One game was a marathon and an instant classic. One game was never really in doubt.
The Sooners won the Women’s College World Series, 2-0, over Tennessee in early June and showed themselves worthy of the No. 1 ranking they carried through most of the season.
It was a best-of-three series that would need only two games. And the Sooner pitching and defense had a chance to shine.
OU’s Keilani Ricketts and UT’s Ellen Renfroe started Game 1 and it proved to be an epic battle. Neither would give up a run through seven innings. Or eight. Or nine. Or ten.
In the top of 11th, the Lady Vols finally broke through with three runs, building a lead that seemed entirely insurmountable in a game such as this. But Oklahoma wouldn’t be denied.
With one out in the bottom of the inning, Ricketts got on with a double. Brittany Williams’ double sent her home. Erica Sampson came in to run for her, and stole third. With two outs, Destinee Martinez fought through the pressure and hit a triple, plating Sampson. Then Callie Parsons’ double on the next at-bat sent Martinez in and the score was tied again after 11.
Ricketts’ seemed renewed in the 12th and recorded a three up, three down top of the inning. This set up the Sooners to take care of business quickly.
The speedy Brianna Turang doubled to get on. Lauren Cahmberlain took the game to the house. Her sixth at-bat of the game gave her the opportunity hit her 30th home run of the season. The two-run shot gave the Sooners a 5-3 win.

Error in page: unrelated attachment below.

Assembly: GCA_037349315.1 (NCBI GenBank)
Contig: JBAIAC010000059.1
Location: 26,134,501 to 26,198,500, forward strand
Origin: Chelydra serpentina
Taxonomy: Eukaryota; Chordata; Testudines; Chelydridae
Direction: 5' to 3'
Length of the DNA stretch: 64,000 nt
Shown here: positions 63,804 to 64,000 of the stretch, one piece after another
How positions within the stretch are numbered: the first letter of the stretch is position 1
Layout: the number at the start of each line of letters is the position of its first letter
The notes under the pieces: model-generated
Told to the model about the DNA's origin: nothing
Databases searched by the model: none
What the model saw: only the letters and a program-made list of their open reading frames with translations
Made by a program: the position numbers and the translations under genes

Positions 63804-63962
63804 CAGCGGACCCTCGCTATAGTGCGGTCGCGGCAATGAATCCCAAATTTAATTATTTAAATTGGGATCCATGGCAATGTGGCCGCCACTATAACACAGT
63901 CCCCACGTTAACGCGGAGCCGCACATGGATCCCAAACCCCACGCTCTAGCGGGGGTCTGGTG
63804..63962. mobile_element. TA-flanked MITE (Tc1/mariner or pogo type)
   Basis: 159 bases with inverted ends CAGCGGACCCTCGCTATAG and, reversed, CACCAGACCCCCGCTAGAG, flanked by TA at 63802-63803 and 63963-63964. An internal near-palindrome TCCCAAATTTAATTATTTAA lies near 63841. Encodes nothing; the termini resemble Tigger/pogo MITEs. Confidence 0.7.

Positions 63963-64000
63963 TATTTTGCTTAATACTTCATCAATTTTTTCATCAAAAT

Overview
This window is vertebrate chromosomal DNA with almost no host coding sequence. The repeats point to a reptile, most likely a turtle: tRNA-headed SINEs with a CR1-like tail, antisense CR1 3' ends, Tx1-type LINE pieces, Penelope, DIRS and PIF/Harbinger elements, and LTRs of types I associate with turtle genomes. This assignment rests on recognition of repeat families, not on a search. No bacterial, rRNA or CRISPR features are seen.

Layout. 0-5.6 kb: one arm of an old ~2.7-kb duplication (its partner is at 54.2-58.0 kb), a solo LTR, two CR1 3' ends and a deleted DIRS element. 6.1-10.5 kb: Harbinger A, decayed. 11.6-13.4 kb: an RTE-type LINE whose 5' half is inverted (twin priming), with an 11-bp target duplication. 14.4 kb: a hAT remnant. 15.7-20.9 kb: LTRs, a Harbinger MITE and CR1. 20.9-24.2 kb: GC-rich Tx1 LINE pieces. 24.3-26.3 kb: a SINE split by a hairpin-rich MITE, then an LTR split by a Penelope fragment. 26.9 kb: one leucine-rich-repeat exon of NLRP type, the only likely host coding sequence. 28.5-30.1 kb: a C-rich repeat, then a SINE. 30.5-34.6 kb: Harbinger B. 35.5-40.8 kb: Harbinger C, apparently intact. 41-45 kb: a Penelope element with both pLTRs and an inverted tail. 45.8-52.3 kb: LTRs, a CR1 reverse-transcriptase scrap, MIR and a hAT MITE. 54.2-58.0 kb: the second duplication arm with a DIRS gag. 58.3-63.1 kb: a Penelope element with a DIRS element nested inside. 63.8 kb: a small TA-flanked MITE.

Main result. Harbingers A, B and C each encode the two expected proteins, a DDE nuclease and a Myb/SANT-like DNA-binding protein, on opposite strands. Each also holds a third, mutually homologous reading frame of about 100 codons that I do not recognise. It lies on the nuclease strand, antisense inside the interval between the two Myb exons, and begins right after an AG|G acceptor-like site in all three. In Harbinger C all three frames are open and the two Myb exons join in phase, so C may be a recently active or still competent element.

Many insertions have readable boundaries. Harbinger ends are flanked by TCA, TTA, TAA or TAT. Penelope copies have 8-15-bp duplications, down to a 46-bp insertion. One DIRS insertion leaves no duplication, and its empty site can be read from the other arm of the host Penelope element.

Ricketts and Renfroe combined to pitch 23.0 innings and throw 368 pitches.
Michelle Gascoigne went to the circle for the Sooners in Game 2 and fulfilled her role as she pitched a complete game shutout.
As the designated player, Ricketts accounted for all the the OU scoring. Her three-run homer in the fourth gave Gascoigne all the run support she would need. It was the 50th home run of her career.
She also sacrificed to bring in Chamberlain in the top of the seventh as an insurance run, giving her four RBIs and the chance to shine in the only game in the postseason in which she didn’t start as pitcher.
It was the second national championship for the program (OU won in 2000), and was big for the state. Throughout the WCWS, it was clear the Sooners were playing for Okla-HOME-a, a state that was still suffering from tornadoes that had been devastating in Moore and Shawnee and beyond.
The Sooners’ championship was a bright point for the state when many people needed a few moments to think about something else and smile.
OSB 2013: No. 3 – Central wins D-II softball title
OSB 2013: No. 4 – Stars, Ronold take national titles in golf
OSB 2013: No. 5 – Marcus Smart’s decision to stay at OSU
OSB 2013: No. 6 – Thriller in Muskogee for the CSFL title
OSB 2013: No. 7 – All four Oklahoma D-I schools dance in the Big Dance
OSB 2013: No. 8 – SNU women’s basketball wins its eighth national title
OSB 2013: No. 9 – Three unbelievable March days for Millwood
OSB 2013: No. 10 – Southwestern women win in the NCAA Tournament